North Korea’s state-run media reported that the communist country tested a new type of nuclear-capable guided weapon on Saturday, April 16. On Sunday its main rivals, the United States and South Korea, begin annual drills that North Korea sees as an invasion rehearsal, according to the Associated Press.

Pyongyang’s 13th launch of 2022, which leader Kim Jong-un attended, generates uncertainty and tension amid fears that the North Korean leader will approve the launching of nuclear missiles. 

The official Korean Central News Agency (KCNA) said the tested missile has significance for improving “efficiency in the operation of (North Korea’s) tactical nuclear weapons and diversification of its firepower missions.”

North Korea began this year with a series of weapons tests, including its first flight test of an intercontinental ballistic missile capable of reaching the United States since 2017. 

“North Korea has a domestic imperative to make and perfect weapons ordered by Kim Jong Un last year regardless of what the U.S. does or doesn’t do. The test also tells his people that their country is strong despite their apparent economic difficulties,” said Duyeon Kim, an analyst at the Center for a New American Security in Washington.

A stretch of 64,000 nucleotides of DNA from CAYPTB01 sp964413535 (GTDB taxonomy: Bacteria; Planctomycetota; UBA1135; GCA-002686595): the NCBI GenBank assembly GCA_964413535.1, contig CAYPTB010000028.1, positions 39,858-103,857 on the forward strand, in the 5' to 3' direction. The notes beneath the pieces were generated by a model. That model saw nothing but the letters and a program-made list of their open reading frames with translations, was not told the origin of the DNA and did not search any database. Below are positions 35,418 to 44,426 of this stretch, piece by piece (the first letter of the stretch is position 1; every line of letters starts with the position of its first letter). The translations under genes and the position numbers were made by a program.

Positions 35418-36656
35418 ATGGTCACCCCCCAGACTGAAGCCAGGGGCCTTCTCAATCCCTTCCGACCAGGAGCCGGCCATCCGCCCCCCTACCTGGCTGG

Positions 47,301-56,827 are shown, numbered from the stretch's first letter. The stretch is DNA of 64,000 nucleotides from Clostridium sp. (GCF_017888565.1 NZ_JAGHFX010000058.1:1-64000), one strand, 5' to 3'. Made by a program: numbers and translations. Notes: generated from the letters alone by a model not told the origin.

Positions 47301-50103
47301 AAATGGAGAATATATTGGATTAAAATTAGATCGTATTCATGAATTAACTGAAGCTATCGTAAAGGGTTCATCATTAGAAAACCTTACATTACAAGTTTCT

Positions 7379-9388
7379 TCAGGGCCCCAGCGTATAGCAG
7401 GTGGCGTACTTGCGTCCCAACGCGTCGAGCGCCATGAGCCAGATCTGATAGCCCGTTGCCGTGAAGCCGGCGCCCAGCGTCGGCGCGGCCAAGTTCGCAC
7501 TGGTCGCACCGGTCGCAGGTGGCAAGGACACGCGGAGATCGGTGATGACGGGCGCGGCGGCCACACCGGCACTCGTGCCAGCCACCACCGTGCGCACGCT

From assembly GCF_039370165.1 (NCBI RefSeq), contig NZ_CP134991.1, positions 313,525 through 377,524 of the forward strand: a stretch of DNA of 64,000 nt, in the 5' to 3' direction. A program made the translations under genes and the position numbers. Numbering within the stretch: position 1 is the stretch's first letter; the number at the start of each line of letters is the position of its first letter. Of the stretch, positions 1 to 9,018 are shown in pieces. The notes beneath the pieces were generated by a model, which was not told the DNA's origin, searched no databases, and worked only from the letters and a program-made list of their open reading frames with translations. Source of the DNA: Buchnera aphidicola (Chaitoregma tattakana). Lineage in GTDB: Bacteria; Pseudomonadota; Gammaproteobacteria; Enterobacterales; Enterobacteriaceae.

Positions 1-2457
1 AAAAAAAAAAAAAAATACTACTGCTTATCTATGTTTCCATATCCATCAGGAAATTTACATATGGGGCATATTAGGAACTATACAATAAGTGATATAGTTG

“One reason for the political timing could be to protest anticipated U.S.–South Korea military drills,” Duyeon added.

U.S. diplomat Sung Kim, who is currently in Seoul for a five-day visit, and his South Korean counterpart, Noh Kyu-duk, condemned the tests and pledged the “strongest possible joint deterrent,” according to Reuters. 

Kim also said the allies “will respond responsibly and decisively to provocative behaviour,” while reiterating that the U.S. has an open door to resume stalled denuclearization talks.

The annual nine-day Seoul-Washington joint military exercises begin Monday and consist of “defensive command post training using computer simulation” and do not involve troops in field maneuvers, South Korea’s Joint Chiefs of Staff said.

It also said in a statement that it had detected two launches from the city of Hamhung, on North Korea’s east coast, early Saturday morning. The missiles flew about 110 kilometers (68 miles) at an altitude of 25 kilometers (16 miles). 

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